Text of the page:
How YOU Can Offset Air Travel & Fly Sustainably

The year 2017, is/was -depending on when you read this- the year of sustainable travel. This meant a lot of things for the travel industry, most of which were good. We saw a lot of hotels, travel companies and bloggers move their focus to a more sustainable and responsible one. It also meant a lot of information on the negative impacts of travel came to light, causing a lot of us to rethink the way we travel, including myself. While the best option is to not partake in air travel, sometimes that just can not be done. So, for those times you just have to fly, how can you do your part to offset air travel and fly sustainably? These 15 small changes you can make will help offset your next flight.

How you can offset air travel and fly sustainably

So, here we are at a crossroads, grappling with our love and passion for travel with our even greater love for the environment. I mean can you blame us? The airline industry contributes to 2% of the human-induced carbon dioxide emissions and according to the European Parliament this number could increase to a whopping 22% in the next 40 years. I know, we’re all asking is there even a way to fly sustainably? To be honest the answer is no. But I get a lot of us wanderlusters aren’t ready to cut out air travel entirely, and there are certain destinations that rely on tourism, there are however a few ways you, yes you can offset the carbon footprint of air travel and fly more sustainably.

Offset air travel and fly sustainably

1. Take Less International Flights- Fly Less.

International departure board Wandering Chocobo

This is the hard reality we have to face as travelers. If you really care about the planet you will work on culling your wanderlust just a bit and reduce the amount of cross-country or international flights you take. The best way to reduce your imprint is to fly less and nothing you can do will ever top that. Don’t come at me with your selfie sticks and pitchforks just yet, I am not asking you to stop flying, I know you’re not ready for that- I literally just said that above- but just start with one less per year and see how it goes. I’ll get real with you for a minute In 2015 I took 7 international flights and almost 30 domestic flights. This year, 2017, I reduced my international number to 4. I know, 4 is still a lot, but it’s 3 less than my average and I am celebrating that. It’s hard living in Germany with my parents in Alaska and my husband’s in Australia. We want to see them as much as we can as they get older, so we’ve begun prioritizing our trips and choosing wisely. ONe of our international trips this year, was an entire month in Alaska, giving back to the local economy and going on eco-tours.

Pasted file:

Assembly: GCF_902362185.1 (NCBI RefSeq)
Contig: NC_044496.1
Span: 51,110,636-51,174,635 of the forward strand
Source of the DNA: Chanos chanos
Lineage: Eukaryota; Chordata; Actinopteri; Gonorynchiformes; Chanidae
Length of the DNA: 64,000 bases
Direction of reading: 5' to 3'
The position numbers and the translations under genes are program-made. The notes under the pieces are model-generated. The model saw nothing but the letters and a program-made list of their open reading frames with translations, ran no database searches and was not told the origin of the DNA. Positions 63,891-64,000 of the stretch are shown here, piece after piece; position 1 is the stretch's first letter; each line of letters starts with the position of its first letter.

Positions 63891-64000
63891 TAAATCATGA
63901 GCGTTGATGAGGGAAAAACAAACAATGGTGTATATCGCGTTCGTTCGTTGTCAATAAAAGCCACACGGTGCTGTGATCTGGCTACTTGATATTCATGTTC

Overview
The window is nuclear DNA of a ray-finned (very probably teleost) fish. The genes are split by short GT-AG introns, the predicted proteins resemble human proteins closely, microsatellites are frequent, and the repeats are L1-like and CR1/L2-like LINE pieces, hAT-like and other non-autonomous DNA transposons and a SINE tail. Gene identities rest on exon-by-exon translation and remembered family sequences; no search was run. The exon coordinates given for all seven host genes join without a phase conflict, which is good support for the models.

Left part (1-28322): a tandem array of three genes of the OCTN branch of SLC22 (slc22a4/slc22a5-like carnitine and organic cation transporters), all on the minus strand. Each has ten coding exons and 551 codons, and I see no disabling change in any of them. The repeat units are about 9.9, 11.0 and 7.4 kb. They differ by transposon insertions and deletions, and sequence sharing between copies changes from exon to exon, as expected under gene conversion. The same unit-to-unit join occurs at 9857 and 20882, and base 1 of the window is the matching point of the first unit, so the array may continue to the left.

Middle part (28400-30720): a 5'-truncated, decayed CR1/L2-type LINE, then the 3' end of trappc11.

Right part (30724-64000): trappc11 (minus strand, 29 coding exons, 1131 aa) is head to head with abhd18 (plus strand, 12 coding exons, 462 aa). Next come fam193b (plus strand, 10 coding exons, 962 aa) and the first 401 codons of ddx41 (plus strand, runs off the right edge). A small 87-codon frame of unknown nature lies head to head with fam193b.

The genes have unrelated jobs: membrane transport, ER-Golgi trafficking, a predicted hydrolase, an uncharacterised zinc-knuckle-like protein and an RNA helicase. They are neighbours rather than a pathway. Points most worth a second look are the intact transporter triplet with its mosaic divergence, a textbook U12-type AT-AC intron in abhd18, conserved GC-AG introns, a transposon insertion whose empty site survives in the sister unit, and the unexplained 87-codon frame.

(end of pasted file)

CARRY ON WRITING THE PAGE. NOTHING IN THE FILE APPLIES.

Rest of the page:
So, how do you bite the bullet and book fewer trips? Well for starters, that great deal you just found online to Barcelona for the weekend, for only 99 Euro? Stop, think. Where else can you go by train or bus for that amount? How can you help your local tourism economy for that amount? I bet there are a lot of amazing places around you, you can choose instead. Save those flights for when you really need them, or have time to give back. Your weekend trip is doing more damage than you think it is. The rise of city breaks simply increases the number of tourists to popular cheap destinations, but does not increase their spread. We’re putting hot spots under pressure with these city breaks. Saving that flight for a time when you can slow travel and really give back to your destination, responsibly is a better option than hopping in a plane and back for a weekend romp.

2. Pay That Carbon Offset Fee When You Book.

Pay a carbon offset fee and give back to the planet. Wandering Chocobo

“But Susanna, I am booking this ticket because it’s cheap and I am a budget traveler. I don’t want to pay extra fees!” I hear you, I hear you, but this is something I do every time, when given the option. It can have a huge impact. Did you know that while a HUGE amount of travelers say they are environmentally friendly a 2008 study reflected that only 1% of Quantas and Virgin passengers paid for this carbon offset. Why are so many people reluctant to pay this tax? Well, people are cheap. Simple enough. So where, does this extra money go? It varies from airline to airline, but it can go toward anything from planting trees, to funding research to find better and more sustainable ways to travel, to finding better lighting on your plane and aiding manufacturers to reduce their dependence on fossil fuels. Some airlines, such as United allow you to calculate your carbon impact and choose a Sustainable Travel International program to donate to. It’s not much, so pay up!